Wednesday, August 27, 2008

Thoughts On Destiny, Death, And Turning One Year Older

The Beijing Olympics have come to a close and as I think back on what was a uniquely compelling event, I am reminded of a word that was used quite a bit, especially as it pertained to at least one athlete in particular--U.S. Olympic swimmer and winner of 8 gold medals, Michael Phelps. That word is destiny. The commentators said that he was destined to do what he did, not just equaling the amount of gold medals that previous U.S. Olympic swimmer and 7-time gold medal champion, Mark Spitz had won 36 years ago, but surpassing that amount; not just meeting the world records that had been established in each of his 8 events, but setting new ones in at least 7 of them. And all at the young age of 23(I'd hate him, were it not for the fact that his accomplishments are not only monumental, but inarguable and if indeed he was destined to do all this, how can anyone fault him for that?).

Which brings me back to the notion of destiny, especially as it pertains to me. On this, the eve of my 44th birthday, I am struck with questioning what is or will be my destiny? What am I destined to do in this life, especially in light of how much time I may or may not have on this earth? If what has been documented as the average life span of the human species is correct(approximately 75-80 years), than I'm more than halfway there and am not certain that I've fulfilled my destiny or even come close. I have done a great many things in the past 44 years--which includes completing high school and college(getting a Bachelor's degree in Communications, which, incidentally, may or may not have been the best choice of majors); traveling around most of this great nation of ours, getting to interact with and help motivate high school students to be their best possible selves; climbing to the summit of Pikes Peak in Colorado Springs, Colorado--one of the highest elevations in the country; going whitewater rafting(twice!)on the Arkansas River; serving as an urban missionary in the inner cities of Chicago and New York City; writing and self-publishing 4 books of poetry; getting married, then divorced, and then remarrying, which resulted in acquiring a teenage stepdaughter, who happens to be a brilliant artist; appearing on "Who Wants To Be A Millionaire", where I won $1000(after attempting to go for $32,000) and two free, all-expense paid trips to New York; also performing poetry in a National Geographic documentary that aired on PBS. And those are just the highlights.

But could any of these things, either indivdually or corporately, be considered my destiny? I currently work as a courier for Warner Bros. Studios and, intermittently, as a dialogue track reader for the Nickolodeon cartoon, "Spongebob Squarepants"--my sincere prayer/wish is that neither of these jobs constitute all that there is for me as my destiny. They barely even help me in paying the bills. I still struggle with the desire to be a writer, which in my lifetime, has been the one constant that I feel I've done with any reasonable amount of success, even if it hasn't translated to any sort of financial reward. Am I destined to be a great writer, recognized for the words that I contribute into the ether? Will I write the screenplay for a movie that wil be hailed as a classic of this generation? Or write the great American novel? Or be the one who will help make poetry a viable art form in this country that doesn't always hold it in highest regards? Do I have the determination and discipline and stamina to do as a writer, what the scores of athletes, like Michael Phelps and Shawn Johnson and Usain Bolt and Misty May Treanor & Kerry Walsh and Sanya Richards, were able to do to not only make it to the Olympics, but succeed admirably in their respective fields of endeavor? Do I even have what it takes to be a good husband or stepfather, in the midst of the adversity and struggle of trying to provide for my family within the limits of my current income? The answer may be elusive; it may take time to figure out or it may be as evident as the nose on my face, I just don't know. I hope I live long enough to not only discover the answer, but also be able to fulfill such a destiny to the satisfaction of myself and those closest to me, and perhaps even the world, and ultimately, God.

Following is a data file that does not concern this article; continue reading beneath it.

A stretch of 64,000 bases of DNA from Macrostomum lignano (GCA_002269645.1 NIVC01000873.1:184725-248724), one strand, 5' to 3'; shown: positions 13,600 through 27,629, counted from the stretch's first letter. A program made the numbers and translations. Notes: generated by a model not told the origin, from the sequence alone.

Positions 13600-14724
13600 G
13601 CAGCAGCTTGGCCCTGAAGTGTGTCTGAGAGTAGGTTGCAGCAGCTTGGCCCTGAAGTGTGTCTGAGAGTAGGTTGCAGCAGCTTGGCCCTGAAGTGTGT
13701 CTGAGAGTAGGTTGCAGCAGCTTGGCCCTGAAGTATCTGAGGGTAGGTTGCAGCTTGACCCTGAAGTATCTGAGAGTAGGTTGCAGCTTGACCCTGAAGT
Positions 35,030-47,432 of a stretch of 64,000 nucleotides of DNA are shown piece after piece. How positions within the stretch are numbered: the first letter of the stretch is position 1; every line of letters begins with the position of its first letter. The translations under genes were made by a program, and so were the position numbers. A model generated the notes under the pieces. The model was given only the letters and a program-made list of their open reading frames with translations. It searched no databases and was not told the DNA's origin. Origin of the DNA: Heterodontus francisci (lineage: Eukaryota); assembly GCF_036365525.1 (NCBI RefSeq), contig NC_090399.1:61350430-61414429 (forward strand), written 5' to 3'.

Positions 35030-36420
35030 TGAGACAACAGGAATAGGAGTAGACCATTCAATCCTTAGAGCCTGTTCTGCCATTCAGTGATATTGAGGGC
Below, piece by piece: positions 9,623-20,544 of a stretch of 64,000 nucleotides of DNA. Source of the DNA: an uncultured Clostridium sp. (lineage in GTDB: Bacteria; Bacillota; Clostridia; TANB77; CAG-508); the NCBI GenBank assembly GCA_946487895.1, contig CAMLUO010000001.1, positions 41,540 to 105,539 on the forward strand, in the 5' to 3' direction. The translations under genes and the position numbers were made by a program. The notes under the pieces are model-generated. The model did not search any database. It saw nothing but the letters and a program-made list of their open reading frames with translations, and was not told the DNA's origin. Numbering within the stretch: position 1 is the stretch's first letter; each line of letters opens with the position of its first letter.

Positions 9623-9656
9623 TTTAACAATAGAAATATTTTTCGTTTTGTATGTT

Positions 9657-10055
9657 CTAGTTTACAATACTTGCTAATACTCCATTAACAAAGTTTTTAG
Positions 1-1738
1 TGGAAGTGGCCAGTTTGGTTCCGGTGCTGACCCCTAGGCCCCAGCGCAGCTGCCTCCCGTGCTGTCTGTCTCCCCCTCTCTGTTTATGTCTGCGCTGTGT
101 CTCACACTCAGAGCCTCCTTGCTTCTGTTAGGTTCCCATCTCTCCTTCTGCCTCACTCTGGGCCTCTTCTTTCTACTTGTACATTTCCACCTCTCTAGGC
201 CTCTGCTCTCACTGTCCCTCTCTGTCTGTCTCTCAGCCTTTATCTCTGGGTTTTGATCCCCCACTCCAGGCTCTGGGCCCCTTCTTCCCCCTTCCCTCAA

On a slightly different, but not altogether unrelated note, I admit to being remiss in not commenting on the losses of three great talents this past month, who I would believe, met their destinies, or at the very least, attempted to, in the short lifetime that they were allowed to meet them. I, of course, speak of the comedian(and fellow south side of Chicago native)Bernie Mac, singer/musician/composer, Isaac Hayes, and in the last week or so, saxophonist for one of my favorite bands, the Dave Matthews Band, Leroi Moore. On the passing of Bernie Mac, George Clooney was quoted as saying that "the world just got a little less funny". I would add to that, in light of the passing of Hayes and Moore, that the world also just got a little less funky. May these three bright and burning lights rest in peace and may their destinies, which may not have been completely fulfilled, inspire and encourage us to seek out and try to fulfill our own. 'Nuff said.

1 comment:

mamastreasures said...

Having recently turned 43 (ack, when DID we get middle-aged?) I have similar thoughts on my mind.

Sometimes I wonder if all of us have a destiny or not. 'Tis fodder for a good philosophical discussion, perhaps?

I believe that an individualized 'destiny' will come with an accompanying Calling. I've never doubted that you had a calling as a writer.

Follow the path of your Calling and you will find what you are here to do.